Calgary has the highest rate of hate-motivated crime in the country, according to a new study released by Statistics Canada.

In 2006, 92 hate crimes were reported in Calgary — about nine incidents for every 100,000 people in the city, or three times higher than the national average of three per 100,000, said the agency Monday.

Hate crimes per 100,000 population
 Calgary  9.1
 Kingston, Ont.  8.5
 Ottawa  6.6
 London, Ont.  5.9
 Toronto  5.5
 Source: Statistics Canada 

Calgary was one of five cities that reported data higher than the national average. The other four cities were all in Ontario.

The study pointed out that some cities' numbers could be higher because they have dedicated hate-crimes units or investigators. There is a hate/bias crimes liaison officer in Calgary.

"There can be differences among police services based on specific programs that would target hate crimes: zero tolerance policies among police services, internal protocols encouraging the public to report these types of incidents to the police hotlines," Mia Dauvergne, a senior analyst with Statistics Canada, told CBC News.

"We want more people to come forward to report these, and if it means our numbers are going to show higher than somebody else's, so be it," said Const. Lynn MacDonald of the Calgary force's diversity resources unit.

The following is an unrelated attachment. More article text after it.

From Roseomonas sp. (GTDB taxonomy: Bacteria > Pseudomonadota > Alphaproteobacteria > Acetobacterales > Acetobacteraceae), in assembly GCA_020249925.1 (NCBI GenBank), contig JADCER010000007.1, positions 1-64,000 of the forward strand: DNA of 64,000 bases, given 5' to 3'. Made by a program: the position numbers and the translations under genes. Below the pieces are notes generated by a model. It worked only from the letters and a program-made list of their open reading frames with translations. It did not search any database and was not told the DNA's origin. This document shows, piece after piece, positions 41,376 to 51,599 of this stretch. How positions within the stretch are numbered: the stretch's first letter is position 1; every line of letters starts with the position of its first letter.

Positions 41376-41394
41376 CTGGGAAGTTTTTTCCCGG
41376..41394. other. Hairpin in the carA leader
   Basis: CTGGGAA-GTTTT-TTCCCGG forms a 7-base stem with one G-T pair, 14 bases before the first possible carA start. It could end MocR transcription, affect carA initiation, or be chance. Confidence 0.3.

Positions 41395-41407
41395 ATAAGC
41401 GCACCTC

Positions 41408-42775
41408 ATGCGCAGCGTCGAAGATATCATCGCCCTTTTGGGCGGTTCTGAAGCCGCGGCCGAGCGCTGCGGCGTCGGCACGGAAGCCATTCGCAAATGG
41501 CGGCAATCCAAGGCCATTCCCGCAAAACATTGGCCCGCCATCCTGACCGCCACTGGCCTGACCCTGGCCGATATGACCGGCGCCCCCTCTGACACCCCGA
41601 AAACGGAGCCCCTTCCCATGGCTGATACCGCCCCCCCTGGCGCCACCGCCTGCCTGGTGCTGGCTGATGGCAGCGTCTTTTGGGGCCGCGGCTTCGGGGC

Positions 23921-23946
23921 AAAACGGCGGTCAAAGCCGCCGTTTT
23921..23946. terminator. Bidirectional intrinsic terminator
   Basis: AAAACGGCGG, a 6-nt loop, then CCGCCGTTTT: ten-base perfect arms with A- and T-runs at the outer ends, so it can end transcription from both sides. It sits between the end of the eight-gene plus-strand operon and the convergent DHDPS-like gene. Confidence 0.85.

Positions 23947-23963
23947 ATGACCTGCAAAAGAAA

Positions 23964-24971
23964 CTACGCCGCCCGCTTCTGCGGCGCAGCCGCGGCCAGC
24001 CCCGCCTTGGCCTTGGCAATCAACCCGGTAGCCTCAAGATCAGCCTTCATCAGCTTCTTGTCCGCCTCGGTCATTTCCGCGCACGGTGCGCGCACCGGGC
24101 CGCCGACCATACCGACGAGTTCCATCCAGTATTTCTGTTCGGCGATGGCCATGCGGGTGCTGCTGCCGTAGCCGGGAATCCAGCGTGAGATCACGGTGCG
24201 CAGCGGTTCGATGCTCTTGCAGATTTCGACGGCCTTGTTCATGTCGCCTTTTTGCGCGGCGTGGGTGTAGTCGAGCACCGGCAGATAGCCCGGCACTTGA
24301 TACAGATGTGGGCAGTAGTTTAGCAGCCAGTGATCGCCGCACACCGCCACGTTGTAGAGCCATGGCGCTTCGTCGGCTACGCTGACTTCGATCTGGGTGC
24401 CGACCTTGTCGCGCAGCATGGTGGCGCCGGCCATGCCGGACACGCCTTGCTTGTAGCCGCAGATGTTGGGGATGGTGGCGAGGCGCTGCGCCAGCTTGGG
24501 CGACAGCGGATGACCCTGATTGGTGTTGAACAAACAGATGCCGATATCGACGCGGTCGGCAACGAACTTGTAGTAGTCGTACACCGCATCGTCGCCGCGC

'We want people to come forward to tell us what's going on out there so we're better able to deal with it.'—Const. Lynn MacDonald, Calgary Police Service

"We can't dictate to other people how they're to report their hate crimes. But we want people to come forward to tell us what's going on out there so we're better able to deal with it."

Hate-motivated cases made up less than one per cent of all criminal incidents reported by police in 2006.

Of the 892 hate crimes reported that year, the majority were motivated by race or ethnicity, said Statistics Canada. About 25 per cent were linked to religion and 10 per cent to sexual orientation.

The study found cases motivated by sexual orientation were more likely to involve violence and physical injury to victims than those driven by race, ethnicity or religion.

Among the 502 incidents motivated by race or ethnicity in 2006, half were targeted at blacks, 13 per cent at South Asians and 12 per cent at Arabs or West Asians.

Young people aged 12 to 17 were more likely than older age groups to be accused of hate crimes.